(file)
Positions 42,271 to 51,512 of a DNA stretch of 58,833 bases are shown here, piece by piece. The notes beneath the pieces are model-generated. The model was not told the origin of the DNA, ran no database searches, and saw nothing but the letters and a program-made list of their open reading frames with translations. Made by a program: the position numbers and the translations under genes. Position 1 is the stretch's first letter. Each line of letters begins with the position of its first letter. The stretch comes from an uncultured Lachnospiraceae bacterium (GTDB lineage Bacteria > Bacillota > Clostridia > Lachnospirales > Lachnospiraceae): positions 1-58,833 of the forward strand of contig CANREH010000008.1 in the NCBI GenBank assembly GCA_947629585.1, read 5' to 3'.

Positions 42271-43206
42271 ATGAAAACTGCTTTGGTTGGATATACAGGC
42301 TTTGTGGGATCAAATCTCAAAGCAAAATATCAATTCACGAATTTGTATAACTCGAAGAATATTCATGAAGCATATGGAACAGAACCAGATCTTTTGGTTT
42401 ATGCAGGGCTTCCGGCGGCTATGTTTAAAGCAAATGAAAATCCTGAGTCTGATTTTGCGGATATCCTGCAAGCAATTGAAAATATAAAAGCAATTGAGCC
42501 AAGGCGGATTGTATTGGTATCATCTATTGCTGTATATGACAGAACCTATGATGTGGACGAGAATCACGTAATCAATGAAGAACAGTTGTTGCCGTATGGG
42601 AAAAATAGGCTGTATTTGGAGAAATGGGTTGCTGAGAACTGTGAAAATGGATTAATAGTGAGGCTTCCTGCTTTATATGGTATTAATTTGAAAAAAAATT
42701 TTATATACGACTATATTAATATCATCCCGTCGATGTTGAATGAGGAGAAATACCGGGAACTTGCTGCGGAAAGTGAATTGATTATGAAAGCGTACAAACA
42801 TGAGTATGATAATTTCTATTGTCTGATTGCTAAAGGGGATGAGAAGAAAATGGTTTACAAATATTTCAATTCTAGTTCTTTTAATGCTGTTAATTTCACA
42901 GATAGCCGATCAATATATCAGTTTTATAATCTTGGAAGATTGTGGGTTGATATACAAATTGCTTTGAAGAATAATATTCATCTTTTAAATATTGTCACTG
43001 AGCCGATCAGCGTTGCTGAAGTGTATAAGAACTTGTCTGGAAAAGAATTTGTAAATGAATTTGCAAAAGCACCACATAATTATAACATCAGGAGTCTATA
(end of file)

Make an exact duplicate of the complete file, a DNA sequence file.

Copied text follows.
Positions 42,271 to 51,512 of a DNA stretch of 58,833 bases are shown here, piece by piece. The notes beneath the pieces are model-generated. The model was not told the origin of the DNA, ran no database searches, and saw nothing but the letters and a program-made list of their open reading frames with translations. Made by a program: the position numbers and the translations under genes. Position 1 is the stretch's first letter. Each line of letters begins with the position of its first letter. The stretch comes from an uncultured Lachnospiraceae bacterium (GTDB lineage Bacteria > Bacillota > Clostridia > Lachnospirales > Lachnospiraceae): positions 1-58,833 of the forward strand of contig CANREH010000008.1 in the NCBI GenBank assembly GCA_947629585.1, read 5' to 3'.

Positions 42271-43206
42271 ATGAAAACTGCTTTGGTTGGATATACAGGC
42301 TTTGTGGGATCAAATCTCAAAGCAAAATATCAATTCACGAATTTGTATAACTCGAAGAATATTCATGAAGCATATGGAACAGAACCAGATCTTTTGGTTT
42401 ATGCAGGGCTTCCGGCGGCTATGTTTAAAGCAAATGAAAATCCTGAGTCTGATTTTGCGGATATCCTGCAAGCAATTGAAAATATAAAAGCAATTGAGCC
42501 AAGGCGGATTGTATTGGTATCATCTATTGCTGTATATGACAGAACCTATGATGTGGACGAGAATCACGTAATCAATGAAGAACAGTTGTTGCCGTATGGG
42601 AAAAATAGGCTGTATTTGGAGAAATGGGTTGCTGAGAACTGTGAAAATGGATTAATAGTGAGGCTTCCTGCTTTATATGGTATTAATTTGAAAAAAAATT
42701 TTATATACGACTATATTAATATCATCCCGTCGATGTTGAATGAGGAGAAATACCGGGAACTTGCTGCGGAAAGTGAATTGATTATGAAAGCGTACAAACA
42801 TGAGTATGATAATTTCTATTGTCTGATTGCTAAAGGGGATGAGAAGAAAATGGTTTACAAATATTTCAATTCTAGTTCTTTTAATGCTGTTAATTTCACA
42901 GATAGCCGATCAATATATCAGTTTTATAATCTTGGAAGATTGTGGGTTGATATACAAATTGCTTTGAAGAATAATATTCATCTTTTAAATATTGTCACTG
43001 AGCCGATCAGCGTTGCTGAAGTGTATAAGAACTTGTCTGGAAAAGAATTTGTAAATGAATTTGCAAAAGCACCACATAATTATAACATCAGGAGTCTATA